• Choose an Ash pan that cleans up the ciders and ashes making the process of cleaning real quick.
  • Select an electric blower that spread the heat throughout the room.
  • A pedestal or leg assembly that supports this above the floor

2. Nova Wood Burning Stoves

Maximum BTU Output with Dry Cordwood9,000 to 50,000 
Average Particulate Emissions Rate2.4 g/h
Recommended Heating Area1,500 sq. ft.

This comes with different options in colors:

  • Nova 1 Satin Black W/ Black Door 
  • Nova 1 Charcoal Body W/ Charcoal Door 
  • Nova 2 Satin Black W/ Black Door 
  • Nova 2 Charcoal Body W/ Charcoal Door

Stove Legs:

  • 3″ Legs 
  • 6″ Legs 
  • 9″ Legs

and optional blower

3. Wood Stove with Black Door – Model 21

Maximum BTU Output with Dry Cordwood11,079-28,901
Average Particulate Emissions Rate1.7 g/h
Recommended Heating Area800 – 1,800 Sq. feet

This comes with an optional insert kit. pre-fab insert or as a free-standing unit with an optional Queen Anne leg. This is for the zone or room heating mobile version.

4. Osburn 1700 EPA Wood Stove – OB01700

Maximum BTU Output with Dry Cordwood65,000
Average Particulate Emissions Rate1.26 g/h
Recommended Heating Area1,800 Sq. feet

Well, it’s not Osbourne, it is Osburn that has a carbon emission of 1.26 g/h. That is really really low. It comes with a range of Leg Kits and accessories Rigig Firescreen and Glass Ash Lip.

The main body is equipped with:

  • High-density bricks
  • Cast iron door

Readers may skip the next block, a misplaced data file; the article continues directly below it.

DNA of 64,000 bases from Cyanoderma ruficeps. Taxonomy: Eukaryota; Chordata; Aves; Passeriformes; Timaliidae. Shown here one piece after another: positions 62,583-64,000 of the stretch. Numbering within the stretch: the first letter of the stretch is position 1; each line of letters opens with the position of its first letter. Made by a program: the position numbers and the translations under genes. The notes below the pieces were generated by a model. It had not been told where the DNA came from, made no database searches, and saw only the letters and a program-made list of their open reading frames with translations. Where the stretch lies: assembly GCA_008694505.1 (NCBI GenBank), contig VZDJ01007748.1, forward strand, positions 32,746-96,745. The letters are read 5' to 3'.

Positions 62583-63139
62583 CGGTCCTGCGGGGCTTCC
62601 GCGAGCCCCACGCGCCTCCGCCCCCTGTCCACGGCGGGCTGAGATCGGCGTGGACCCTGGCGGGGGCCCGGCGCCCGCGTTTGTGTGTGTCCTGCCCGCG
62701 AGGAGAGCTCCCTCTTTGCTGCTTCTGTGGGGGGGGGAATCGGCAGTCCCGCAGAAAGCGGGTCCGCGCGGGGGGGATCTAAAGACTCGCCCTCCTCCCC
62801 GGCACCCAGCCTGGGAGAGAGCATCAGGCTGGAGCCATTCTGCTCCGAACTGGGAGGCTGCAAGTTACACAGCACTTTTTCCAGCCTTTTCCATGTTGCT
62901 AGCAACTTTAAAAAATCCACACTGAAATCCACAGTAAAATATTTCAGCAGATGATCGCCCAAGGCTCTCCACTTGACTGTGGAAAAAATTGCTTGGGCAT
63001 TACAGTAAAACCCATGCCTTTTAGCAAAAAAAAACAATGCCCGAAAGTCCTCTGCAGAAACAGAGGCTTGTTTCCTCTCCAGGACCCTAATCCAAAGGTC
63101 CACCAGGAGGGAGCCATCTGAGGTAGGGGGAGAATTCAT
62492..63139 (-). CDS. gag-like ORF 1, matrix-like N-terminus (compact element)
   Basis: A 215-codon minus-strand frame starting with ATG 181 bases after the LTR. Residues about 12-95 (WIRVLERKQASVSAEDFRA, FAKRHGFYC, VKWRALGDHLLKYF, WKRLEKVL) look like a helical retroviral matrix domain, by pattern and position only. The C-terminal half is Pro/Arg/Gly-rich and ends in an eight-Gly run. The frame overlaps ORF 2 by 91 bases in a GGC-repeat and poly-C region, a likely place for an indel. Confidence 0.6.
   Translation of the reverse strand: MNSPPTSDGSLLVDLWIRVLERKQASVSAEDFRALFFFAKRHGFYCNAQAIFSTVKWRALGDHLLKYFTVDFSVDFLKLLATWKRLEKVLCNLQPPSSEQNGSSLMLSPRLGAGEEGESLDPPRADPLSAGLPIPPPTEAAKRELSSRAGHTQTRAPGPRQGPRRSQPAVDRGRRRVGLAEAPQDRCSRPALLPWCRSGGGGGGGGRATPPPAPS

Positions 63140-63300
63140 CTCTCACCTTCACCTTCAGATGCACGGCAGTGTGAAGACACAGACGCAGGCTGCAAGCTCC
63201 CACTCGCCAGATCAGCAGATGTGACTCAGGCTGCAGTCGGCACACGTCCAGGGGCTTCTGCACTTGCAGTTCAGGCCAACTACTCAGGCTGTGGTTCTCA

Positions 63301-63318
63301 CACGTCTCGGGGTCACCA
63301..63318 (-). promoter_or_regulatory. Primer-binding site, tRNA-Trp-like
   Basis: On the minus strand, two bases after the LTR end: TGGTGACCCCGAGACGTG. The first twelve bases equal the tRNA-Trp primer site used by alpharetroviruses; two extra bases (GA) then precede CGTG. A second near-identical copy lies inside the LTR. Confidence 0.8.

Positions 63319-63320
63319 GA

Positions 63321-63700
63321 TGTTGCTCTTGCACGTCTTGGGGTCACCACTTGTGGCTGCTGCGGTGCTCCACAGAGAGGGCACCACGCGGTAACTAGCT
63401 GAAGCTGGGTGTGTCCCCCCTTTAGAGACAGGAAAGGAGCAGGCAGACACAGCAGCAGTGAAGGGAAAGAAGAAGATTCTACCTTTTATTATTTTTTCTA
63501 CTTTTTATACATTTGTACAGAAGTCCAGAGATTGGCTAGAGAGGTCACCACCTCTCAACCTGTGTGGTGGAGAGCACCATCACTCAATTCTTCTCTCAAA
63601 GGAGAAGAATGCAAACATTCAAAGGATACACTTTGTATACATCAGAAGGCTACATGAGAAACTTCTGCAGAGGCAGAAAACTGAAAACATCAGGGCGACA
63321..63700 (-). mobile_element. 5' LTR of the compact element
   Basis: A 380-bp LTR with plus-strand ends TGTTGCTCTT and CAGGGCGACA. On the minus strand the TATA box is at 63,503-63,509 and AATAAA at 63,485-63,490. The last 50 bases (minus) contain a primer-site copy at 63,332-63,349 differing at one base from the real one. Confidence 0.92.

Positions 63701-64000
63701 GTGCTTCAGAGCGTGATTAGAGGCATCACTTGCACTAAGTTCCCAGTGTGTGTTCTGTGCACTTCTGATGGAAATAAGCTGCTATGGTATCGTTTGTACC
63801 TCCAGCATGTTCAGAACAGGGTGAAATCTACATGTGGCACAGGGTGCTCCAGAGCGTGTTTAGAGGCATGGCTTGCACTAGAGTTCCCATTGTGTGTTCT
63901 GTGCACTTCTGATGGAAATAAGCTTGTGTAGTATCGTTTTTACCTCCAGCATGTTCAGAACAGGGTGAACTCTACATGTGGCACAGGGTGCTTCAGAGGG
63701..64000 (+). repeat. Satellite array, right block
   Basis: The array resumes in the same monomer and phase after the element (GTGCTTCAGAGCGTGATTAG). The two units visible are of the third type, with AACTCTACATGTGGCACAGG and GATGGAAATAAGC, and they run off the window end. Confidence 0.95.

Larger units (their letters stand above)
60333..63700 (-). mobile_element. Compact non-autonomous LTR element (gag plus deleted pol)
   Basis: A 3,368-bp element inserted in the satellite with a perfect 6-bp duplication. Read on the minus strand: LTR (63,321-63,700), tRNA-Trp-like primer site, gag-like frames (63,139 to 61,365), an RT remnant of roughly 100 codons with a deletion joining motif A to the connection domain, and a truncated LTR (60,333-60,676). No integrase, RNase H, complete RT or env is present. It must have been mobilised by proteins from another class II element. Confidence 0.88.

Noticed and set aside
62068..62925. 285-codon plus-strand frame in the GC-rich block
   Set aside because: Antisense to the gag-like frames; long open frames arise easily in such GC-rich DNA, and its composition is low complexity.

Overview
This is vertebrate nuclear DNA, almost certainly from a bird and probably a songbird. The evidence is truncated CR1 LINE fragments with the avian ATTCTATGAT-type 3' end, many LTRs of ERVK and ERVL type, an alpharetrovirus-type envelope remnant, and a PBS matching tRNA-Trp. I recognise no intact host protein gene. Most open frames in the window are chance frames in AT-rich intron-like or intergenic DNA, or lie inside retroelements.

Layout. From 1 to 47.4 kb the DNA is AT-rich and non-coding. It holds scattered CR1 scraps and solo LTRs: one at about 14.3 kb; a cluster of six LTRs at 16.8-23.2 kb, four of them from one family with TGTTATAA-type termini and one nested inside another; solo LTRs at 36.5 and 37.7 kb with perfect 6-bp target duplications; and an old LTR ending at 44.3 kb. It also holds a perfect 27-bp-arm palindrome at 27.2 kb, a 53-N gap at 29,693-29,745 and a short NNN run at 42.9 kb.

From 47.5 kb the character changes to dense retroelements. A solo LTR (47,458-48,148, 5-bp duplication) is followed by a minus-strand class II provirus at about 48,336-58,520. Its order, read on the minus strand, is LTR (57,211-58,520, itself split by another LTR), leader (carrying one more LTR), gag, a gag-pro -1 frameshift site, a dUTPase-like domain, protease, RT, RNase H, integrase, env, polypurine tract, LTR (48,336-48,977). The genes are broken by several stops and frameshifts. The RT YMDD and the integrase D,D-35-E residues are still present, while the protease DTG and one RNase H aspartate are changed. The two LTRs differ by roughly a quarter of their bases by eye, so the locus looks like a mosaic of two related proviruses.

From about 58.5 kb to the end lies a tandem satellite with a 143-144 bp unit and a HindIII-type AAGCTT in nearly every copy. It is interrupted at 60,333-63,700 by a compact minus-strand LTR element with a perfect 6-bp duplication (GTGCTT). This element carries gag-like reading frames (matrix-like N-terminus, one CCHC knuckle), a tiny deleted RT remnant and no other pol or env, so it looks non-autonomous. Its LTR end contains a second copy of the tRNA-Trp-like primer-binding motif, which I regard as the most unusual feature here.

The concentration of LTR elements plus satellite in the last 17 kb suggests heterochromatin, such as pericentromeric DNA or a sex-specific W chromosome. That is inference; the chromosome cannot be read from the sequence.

• Built-in ash pan
  • Top heat deflector
  • Side panels to reduce its clearances

5. Invicta Itaya 12 kW Wood Burning Stove

Maximum BTU Output with Dry Cordwood90,000
Average Particulate Emissions Rate2.3 g/h
Recommended Heating Area2,500 Sq. feet

A massive burning stove that is about 2500 sq feet, makes a statement to a living place. It has a unique design that has a subtle air wash system keeping the large viewing window in this magnificent log burner crystal clear.

6. Log Wood 2020 EPA Certified Wood Burning Stove

Maximum BTU Output with Dry Cordwood54,000
Average Particulate Emissions RateNot Listed
Recommended Heating Area900 Sq. feet

A very small-sized burning stove, this has a safety handle that remains cool even when the stove is burning. This store looks classic due to the heavy-duty cast iron with modern technology. Even with the small size, it accepts logs up to 19″ in length.

7. Empire Gateway 3500 XL Wood Stove

Maximum BTU Output with Dry Cordwood110,000 
Average Particulate Emissions RateNot Listed
Recommended Heating Area1,000 to 2,700 ft2

A very large wood stove with the standard no mess ash pan, simple one lever control, and air wash system allow for easy operation and maintenance. It can burn up to 10 hrs having a firebox of 3.5 ft3.

8. Buck Stove – Model 81 Wood Stove Or Fireplace Insert

Maximum BTU Output with Dry Cordwood45,400
Average Particulate Emissions Rate2.4 g/h
Recommended Heating Area1,600 – 2,700 Sq. Feet

This stove has a  durable non-catalytic technology, factory-installed variable speed blower, ash removal tray, and glass door with an air-wash system.